• Steven Towers Steven Towers says:

      I predict Dahle takes a run at LaMalfa’s seat the moment LaMalfa says he’s done. Whatever you think about Republicans, it’s a given that Dahle would be more effective at representing the interests of his constituents than rubber-stamp LaMalfa has been. (World’s lowest bar to hurdle.)

    • R.V. Scheide R.V. Scheide says:

      You’re absolutely correct Frank, the state and national Democratic Party writes off the 1st district because the numbers don’t pan out, it makes sense (to them) to spend the money elsewhere. I think this fact makes Audrey Denney’s performance in the election all the more remarkable. She’s also going up against a juggernaut of conservative talk radio and television (FOX News and Sinclair) that demonize anyone to the left of Richard Nixon a pinko commie libtard with virtual no rebuttal from competing viewpoints. Denney’s social media presence was strong, an increasing number of voters get their news there, but it’s not enough to close the gap.

  4. Steven Towers Steven Towers says:

    I hate to be The Pessimist among pessimists, but as someone who has worked professionally in the forest health game for decades, here is the “solution” that I firmly believe is our future: Most of our sick, overstocked forests are going to burn.

    How we manage those forests after they burn is another question. I don’t expect those who adhere to trite, empty cliches (“log it, graze it, or let it burn”) to ever understand the realities of commercial forest management practices or finances, so they will likely continue to be an obstacle well into the future.

    • R.V. Scheide R.V. Scheide says:

      There’s no doubt Steve that more large destructive wildfires are in our immediate future. I think politicians should be pushing the Forest Carbon Plan as an FDR-style public works program that would not only put rural Californians to work at well-paid jobs, it’d help save the planet–presuming we can get the rest of the planet to tag along. That Paradise fire was/is some scary ass shit, but I’m tired of commentators saying, “We’ve never seen anything like this before.” This is what climate change looks like.

  5. Judy says:

    There is plenty of shame, guilt, ignorance and greed on all sides of the political spectrum. Please remember the well thought out Quincy Library Plan which came from the Feinstein Herger Forest Recovery and Protection Act of 1998 was stonewalled and stopped by wrong headed environmental groups filing endless suits against any activity which was not “natural”. Finally, the US Forest Service surrendered after fourteen years of litigation and the Plan only applies to Plumas National Forest part of which has recently been destroyed because funding never came from federal administrations of both parties.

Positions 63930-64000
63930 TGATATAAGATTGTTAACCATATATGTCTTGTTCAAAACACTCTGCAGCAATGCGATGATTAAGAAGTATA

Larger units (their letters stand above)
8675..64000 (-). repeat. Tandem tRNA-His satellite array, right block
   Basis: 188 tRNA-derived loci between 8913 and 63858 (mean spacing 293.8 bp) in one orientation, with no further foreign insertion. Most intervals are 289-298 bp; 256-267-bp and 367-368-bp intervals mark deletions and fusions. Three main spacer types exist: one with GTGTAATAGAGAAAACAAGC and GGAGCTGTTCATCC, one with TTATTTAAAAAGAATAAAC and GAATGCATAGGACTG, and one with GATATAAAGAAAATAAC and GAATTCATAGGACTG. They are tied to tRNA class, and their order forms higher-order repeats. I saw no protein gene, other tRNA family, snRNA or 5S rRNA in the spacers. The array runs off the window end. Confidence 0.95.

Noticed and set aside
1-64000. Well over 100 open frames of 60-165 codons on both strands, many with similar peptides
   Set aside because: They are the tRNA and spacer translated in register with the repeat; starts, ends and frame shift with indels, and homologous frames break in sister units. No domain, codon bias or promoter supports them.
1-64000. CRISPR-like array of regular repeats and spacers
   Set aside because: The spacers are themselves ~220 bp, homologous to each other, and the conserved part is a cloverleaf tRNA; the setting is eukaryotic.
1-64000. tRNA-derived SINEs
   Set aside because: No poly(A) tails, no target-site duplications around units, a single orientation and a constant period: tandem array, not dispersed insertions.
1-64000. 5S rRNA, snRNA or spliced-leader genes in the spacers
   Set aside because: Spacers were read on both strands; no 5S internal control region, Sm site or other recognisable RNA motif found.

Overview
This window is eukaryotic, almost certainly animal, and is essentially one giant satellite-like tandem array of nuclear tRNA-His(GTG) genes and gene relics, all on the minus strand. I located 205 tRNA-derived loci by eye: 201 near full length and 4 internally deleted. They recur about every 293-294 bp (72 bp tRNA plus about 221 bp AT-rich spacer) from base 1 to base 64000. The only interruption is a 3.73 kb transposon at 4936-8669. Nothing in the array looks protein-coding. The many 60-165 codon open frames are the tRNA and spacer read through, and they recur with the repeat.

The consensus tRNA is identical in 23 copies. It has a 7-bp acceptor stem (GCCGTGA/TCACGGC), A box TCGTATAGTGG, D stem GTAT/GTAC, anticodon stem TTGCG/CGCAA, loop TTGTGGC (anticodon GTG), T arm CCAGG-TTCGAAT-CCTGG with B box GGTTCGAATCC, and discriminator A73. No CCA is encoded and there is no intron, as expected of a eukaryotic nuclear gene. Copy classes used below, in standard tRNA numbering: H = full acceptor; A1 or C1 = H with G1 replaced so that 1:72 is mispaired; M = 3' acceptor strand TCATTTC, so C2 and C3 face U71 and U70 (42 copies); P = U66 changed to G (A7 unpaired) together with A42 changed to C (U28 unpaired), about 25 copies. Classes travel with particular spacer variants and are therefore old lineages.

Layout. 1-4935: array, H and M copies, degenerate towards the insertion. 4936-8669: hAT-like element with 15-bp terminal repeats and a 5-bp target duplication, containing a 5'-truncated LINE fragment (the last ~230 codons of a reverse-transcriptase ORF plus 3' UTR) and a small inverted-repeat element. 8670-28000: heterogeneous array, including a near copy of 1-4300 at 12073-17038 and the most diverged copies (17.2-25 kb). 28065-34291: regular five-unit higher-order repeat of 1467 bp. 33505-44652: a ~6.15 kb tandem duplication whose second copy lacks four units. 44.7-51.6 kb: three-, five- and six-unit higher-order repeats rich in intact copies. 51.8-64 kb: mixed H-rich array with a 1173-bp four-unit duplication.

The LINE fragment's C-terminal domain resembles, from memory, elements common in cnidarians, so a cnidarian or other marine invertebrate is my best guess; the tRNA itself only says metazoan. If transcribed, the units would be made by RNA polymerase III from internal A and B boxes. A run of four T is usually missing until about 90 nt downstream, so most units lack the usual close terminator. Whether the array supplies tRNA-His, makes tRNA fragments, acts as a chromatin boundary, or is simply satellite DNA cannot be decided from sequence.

Somehow like bold achievements of the past, our time needs to find a way of getting things done rather than endless arguing and study. Building the Transcontinental Railroad with hand tools was accomplished in less time than it would take to file the necessary paperwork today. Likely, the Golden Gate Bridge would still be in litigation if proposed twenty years ago. It took almost that long to fix the Bay Bridge which doesn’t work well after an 1989 earthquake. The list is endless, the results heartbreaking.

    We need more compromise and leadership, less infighting and gamesmanship. The results of our failure are told in the ashes of Paradise.

    Randall R. Smith

    • Steven Towers Steven Towers says:

      I worked on HFQLG projects for about a dozen years. I’m not going to refute the above particulars point by point—I’ll just say that I worked on many HFQLG projects on national forests (not just the Plumas) that were completed, with mixed results.

      Perhaps the biggest failing of all was the central goal of goosing local rural economies by greatly increasing the supply of sawlogs.

      Why did that fail?

      At the risk of oversimplifying, it failed because producing an abundance of sawlogs, protecting wildlife and water, and fixing sick, overstocked forests are functionally and fiscally incompatible goals. Producing enough sawlogs for projects to pay for themselves was doomed to fail if the agenda included multi-use management.

      Most Americans don’t want our national forests managed as tree farms. True doctoring of our sick forests would require large subsidies. Political realities make that a long-shot, to say the least.

      • Steven Towers Steven Towers says:

        Another huge failure: The HFQLG was supposed to be a pilot program to measure the effectiveness of the various forest-health treatments. But the Forest Service is so grossly underfunded that valid “before” and “after” comparisons proved impossible, largely because the “before” data were thin, wrong, or non-existent.

        And it’s only gotten worse. More and more of the Forest Service’s fixed annual budget is being chewed up by fighting fires, leaving little money to do anything else. The agency literally lacks adequate knowledge of what it’s managing.

        • R.V. Scheide R.V. Scheide says:

          During the past two years, the feds and California have managed to earmark some additional funding for treatment efforts, but as you say, year after year the increasing number of large fires is blowing through their budgets. We’re trapped in a downward-spiraling fire tornado.

    • R.V. Scheide R.V. Scheide says:

      I agree Randall that there’s plenty of blame-sharing to go around in the past. But I strongly believe Trump and Trumpism represent a break from our traditions. The corrupt, climate change denying Interior Secretary Ryan Zinke is a prime example. He tells voters he’s a Teddy Roosevelt style conservationist, then sells off public lands to polluters behind their backs. They see the increasing fires as license to log. The idea of a New Deal-style public works program to preserve our forests against climate change is completely foreign to them, but that is what is required.

      The aspirational goal of the Forest Carbon Plan, 1 million acres of forest treated annually by 2030, split evenly between the states and the feds, is the amount required to make a measurable difference in forest resilience. More than 80 federal, state and local government agencies, private industries and nonprofits collaborated on the plan, and the ability to compromise is stressed throughout it.